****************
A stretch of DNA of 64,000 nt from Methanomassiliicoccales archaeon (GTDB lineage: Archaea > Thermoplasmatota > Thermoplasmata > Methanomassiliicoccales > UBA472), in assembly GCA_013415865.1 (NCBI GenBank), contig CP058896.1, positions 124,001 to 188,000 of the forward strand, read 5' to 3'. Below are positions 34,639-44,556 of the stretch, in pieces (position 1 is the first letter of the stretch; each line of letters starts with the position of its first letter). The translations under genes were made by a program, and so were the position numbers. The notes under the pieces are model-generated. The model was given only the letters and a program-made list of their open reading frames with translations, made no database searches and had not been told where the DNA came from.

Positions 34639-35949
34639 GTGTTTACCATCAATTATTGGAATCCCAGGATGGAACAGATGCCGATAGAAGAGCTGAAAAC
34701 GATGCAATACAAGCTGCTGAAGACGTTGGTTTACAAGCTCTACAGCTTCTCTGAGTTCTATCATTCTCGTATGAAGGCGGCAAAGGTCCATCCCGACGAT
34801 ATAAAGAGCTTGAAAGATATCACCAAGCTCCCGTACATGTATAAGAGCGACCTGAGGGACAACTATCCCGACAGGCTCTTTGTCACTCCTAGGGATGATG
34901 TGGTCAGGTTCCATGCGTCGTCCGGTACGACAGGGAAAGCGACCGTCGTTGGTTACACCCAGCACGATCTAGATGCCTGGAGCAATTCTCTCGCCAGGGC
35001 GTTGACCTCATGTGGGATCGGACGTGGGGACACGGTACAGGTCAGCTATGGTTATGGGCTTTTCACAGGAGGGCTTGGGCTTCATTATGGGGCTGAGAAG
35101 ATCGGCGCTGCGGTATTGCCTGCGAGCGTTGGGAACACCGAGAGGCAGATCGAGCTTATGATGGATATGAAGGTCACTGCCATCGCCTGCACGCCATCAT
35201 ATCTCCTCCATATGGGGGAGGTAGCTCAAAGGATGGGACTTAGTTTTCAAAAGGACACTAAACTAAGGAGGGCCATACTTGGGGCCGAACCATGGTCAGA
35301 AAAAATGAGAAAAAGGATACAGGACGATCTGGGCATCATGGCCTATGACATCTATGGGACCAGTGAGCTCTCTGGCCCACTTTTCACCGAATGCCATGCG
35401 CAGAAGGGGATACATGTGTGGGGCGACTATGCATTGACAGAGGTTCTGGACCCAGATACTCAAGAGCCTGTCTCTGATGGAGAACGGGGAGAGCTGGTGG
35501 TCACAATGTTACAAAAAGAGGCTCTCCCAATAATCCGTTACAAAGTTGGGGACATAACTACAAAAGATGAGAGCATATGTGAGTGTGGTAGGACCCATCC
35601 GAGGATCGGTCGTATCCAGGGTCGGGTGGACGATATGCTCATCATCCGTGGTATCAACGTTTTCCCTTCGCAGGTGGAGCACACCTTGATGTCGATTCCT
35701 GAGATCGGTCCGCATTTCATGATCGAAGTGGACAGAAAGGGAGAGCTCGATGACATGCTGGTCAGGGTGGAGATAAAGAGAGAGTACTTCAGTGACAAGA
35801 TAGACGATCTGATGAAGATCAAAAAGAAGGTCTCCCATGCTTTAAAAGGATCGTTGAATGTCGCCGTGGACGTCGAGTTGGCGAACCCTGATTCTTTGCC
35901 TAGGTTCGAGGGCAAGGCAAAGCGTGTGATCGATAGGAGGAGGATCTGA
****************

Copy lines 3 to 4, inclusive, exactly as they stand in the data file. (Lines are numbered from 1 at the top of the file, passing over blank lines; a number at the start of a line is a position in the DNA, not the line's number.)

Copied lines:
34639 GTGTTTACCATCAATTATTGGAATCCCAGGATGGAACAGATGCCGATAGAAGAGCTGAAAAC
34701 GATGCAATACAAGCTGCTGAAGACGTTGGTTTACAAGCTCTACAGCTTCTCTGAGTTCTATCATTCTCGTATGAAGGCGGCAAAGGTCCATCCCGACGAT